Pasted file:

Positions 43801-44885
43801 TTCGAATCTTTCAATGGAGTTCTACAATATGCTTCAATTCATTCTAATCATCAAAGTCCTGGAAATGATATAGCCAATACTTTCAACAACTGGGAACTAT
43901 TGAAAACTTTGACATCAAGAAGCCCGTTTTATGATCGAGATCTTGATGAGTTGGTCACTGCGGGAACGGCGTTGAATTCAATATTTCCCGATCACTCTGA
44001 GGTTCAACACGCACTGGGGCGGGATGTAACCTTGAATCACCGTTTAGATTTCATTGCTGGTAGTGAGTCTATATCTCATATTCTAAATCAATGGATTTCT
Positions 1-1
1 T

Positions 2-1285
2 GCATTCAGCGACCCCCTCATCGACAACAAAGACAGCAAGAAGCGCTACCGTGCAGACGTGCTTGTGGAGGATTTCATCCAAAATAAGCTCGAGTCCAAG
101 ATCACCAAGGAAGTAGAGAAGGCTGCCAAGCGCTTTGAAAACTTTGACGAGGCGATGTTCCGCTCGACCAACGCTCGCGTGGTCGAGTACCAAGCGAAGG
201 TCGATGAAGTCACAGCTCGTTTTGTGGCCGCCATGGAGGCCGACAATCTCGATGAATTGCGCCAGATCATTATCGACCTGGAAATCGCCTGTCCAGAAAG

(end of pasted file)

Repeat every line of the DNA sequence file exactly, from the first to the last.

Positions 43801-44885
43801 TTCGAATCTTTCAATGGAGTTCTACAATATGCTTCAATTCATTCTAATCATCAAAGTCCTGGAAATGATATAGCCAATACTTTCAACAACTGGGAACTAT
43901 TGAAAACTTTGACATCAAGAAGCCCGTTTTATGATCGAGATCTTGATGAGTTGGTCACTGCGGGAACGGCGTTGAATTCAATATTTCCCGATCACTCTGA
44001 GGTTCAACACGCACTGGGGCGGGATGTAACCTTGAATCACCGTTTAGATTTCATTGCTGGTAGTGAGTCTATATCTCATATTCTAAATCAATGGATTTCT
Positions 1-1
1 T

Positions 2-1285
2 GCATTCAGCGACCCCCTCATCGACAACAAAGACAGCAAGAAGCGCTACCGTGCAGACGTGCTTGTGGAGGATTTCATCCAAAATAAGCTCGAGTCCAAG
101 ATCACCAAGGAAGTAGAGAAGGCTGCCAAGCGCTTTGAAAACTTTGACGAGGCGATGTTCCGCTCGACCAACGCTCGCGTGGTCGAGTACCAAGCGAAGG
201 TCGATGAAGTCACAGCTCGTTTTGTGGCCGCCATGGAGGCCGACAATCTCGATGAATTGCGCCAGATCATTATCGACCTGGAAATCGCCTGTCCAGAAAG